1. Primary ROM (Internal)
- Flash ROM’s ZIP file as usual, do factory reset if needed (it won’t erase secondary ROMs)
- Go to Advanced -> MultiROM in recovery and do Inject curr. boot sector.
2. Secondary Android ROMs
If you want to change the ROM, delete it and add new one. To update ROM, follow these steps:
- Go to Advanced -> MultiROM -> List ROMs and select the ROM you want to update.
- Select “Flash ZIP” and flash ROM’s ZIP file.
1. Main downloads
Modified recovery (based on TWRP):TWRP_multirom-armani_20150904.img
MultiROM Manager Android app: Google Play or link to APK (App support soon!)
Kernel w/ kexec-hardboot patch (LP ROMs):kernel_kexec_armani_cm121.zip
You need to have kernel with kexec-hardboot patch only in your primary ROM!
2. third-party kernels with kexec-hardboot patch
- Yet to come!
Nicely ask your kernel developer to merge kexec-hardboot patch.3. Uninstaller
Flash this ZIP file to remove MultiROM from your device. It will erase all secondary ROMs. If you don’t want MultiROM menus in recovery, re-flash clean TWRP, but it is not needed – those menus don’t do anything if MultiROM is not installed.
FAQ and other notes
Since v32, MultiROM supports encryption on this device (it has to be added for each device separately). It works only with Android-based secondary ROMs and the secondary ROMs don’t know the device is encrypted, so they would allow you to encrypt the device again – do not do that. If you’re using password, pin or pattern for the encryption, MultiROM will ask you for the password on boot. If you’re booting the primary ROM, then Android will ask you for the password _again_ – unfortunately, there is no way for me to pass the “unencrypted” status to Android. If you’re booting secondary ROM, MultiROM will ask you for the password again after the reboot – that’s because I have to unencrypt the /data partition after the ROM’s kernel is loaded.
I could omit the second password prompt when booting secondary ROM by temporarily saving the password somewhere, but that’s obviously unsafe. So is using encryption with unlocked device though, so I might add this later.
In order to make multi-booting possible, MultiROM has to sacrifice some security measures. Firstly, on secondary Android ROMs, /system is not mounted read-only. While there are other things preventing malicious software from messing with /system, this might potentialy make it easier for such software to attack that system.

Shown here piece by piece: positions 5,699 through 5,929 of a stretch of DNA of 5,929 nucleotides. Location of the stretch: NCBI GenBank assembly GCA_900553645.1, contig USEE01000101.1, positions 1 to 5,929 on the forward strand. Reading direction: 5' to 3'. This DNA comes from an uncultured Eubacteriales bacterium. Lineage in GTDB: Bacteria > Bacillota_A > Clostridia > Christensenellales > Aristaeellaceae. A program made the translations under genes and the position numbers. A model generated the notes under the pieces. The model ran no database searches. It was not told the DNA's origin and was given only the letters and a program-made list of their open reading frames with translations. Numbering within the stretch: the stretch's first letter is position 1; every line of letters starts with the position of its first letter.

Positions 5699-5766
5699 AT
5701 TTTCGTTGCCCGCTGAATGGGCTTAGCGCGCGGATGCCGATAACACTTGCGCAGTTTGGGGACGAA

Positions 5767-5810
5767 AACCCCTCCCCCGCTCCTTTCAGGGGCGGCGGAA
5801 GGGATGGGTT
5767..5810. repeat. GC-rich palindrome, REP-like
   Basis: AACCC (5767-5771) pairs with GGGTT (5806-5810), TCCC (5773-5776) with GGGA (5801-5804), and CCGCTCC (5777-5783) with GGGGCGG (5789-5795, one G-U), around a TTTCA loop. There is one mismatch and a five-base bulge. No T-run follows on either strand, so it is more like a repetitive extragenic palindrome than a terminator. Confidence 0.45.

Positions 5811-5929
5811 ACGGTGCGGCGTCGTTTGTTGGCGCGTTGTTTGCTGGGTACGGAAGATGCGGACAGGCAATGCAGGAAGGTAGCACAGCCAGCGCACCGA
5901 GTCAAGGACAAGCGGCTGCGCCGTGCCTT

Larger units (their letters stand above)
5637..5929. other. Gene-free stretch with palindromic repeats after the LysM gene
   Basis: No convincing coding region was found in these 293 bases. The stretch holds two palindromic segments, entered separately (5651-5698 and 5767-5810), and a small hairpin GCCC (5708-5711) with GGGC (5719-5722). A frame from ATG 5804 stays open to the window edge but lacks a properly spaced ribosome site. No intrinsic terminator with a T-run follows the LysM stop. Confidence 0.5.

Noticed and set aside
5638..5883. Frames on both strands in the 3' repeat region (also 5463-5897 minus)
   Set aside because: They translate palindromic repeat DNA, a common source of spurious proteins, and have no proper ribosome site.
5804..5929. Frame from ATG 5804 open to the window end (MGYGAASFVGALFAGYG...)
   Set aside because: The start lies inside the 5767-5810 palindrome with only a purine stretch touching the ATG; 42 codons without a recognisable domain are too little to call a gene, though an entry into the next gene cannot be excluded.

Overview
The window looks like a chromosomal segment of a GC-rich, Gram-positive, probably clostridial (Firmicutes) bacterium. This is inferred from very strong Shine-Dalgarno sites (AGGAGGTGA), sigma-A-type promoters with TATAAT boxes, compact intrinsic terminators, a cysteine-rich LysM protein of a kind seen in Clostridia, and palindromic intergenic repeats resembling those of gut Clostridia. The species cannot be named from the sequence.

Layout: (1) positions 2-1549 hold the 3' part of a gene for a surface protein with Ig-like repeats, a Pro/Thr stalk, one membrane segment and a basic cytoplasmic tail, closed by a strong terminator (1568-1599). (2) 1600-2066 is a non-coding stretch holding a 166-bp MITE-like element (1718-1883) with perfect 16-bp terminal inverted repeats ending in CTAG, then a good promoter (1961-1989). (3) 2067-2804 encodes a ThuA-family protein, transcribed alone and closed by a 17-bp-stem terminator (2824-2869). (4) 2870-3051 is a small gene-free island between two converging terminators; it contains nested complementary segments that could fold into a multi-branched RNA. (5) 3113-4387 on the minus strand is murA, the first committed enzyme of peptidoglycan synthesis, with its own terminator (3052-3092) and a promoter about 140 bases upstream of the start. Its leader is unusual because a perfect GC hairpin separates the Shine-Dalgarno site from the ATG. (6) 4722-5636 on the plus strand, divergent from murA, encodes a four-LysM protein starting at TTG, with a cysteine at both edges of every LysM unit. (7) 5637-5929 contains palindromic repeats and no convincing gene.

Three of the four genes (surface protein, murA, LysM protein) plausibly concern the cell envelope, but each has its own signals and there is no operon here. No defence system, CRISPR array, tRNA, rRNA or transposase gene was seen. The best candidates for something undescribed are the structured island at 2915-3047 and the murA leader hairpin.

What do the ROMs share?
All ROMs are separate, except /sdcard, which is shared between all Android ROMs.
How many ROMs can I have?/Where are the ROMs stored?
You can have as many ROMs as you can fit in your /sdcard. All the ROMs are stored in /sdcard/multirom/roms or on an USB drive. This folder is unaccessible in Android, to prevent mediascanner from scanning it. You can either in recovery, or obtain root and go to /data/media/0/multirom/roms.
The menu with all the ROMs won’t show up during boot, how to fix it?
Either re-flash the MultiROM zip or go to recovery, Advanced -> MultiROM -> Inject curr. boot sector.
The reason for this is that something rewrote your boot.img, which happens for example when you flash a kernel. MultiROM’s boot menu is part of the boot image, so it has to be added into it again.
Will you port MultiROM to device X?
No, probably. I won’t port MultiROM to any device I don’t own, because it is very difficult to provide the level of support I want to provide if I can’t test things myself, as proven by the Nexus 4 port. I’d like to support more devices, but it is also very unsatisfying to work on code for device I don’t have – I invest hours upon hours of time for free into it, and then I can’t even see it running on the device, so…why..bother..?
I’ll probably keep buying Nexus devices and keep porting MultiROM to those myself, but I can’t buy every single device – I’m still a student, all my existing devices were bought using some kind of money grant or donations from users.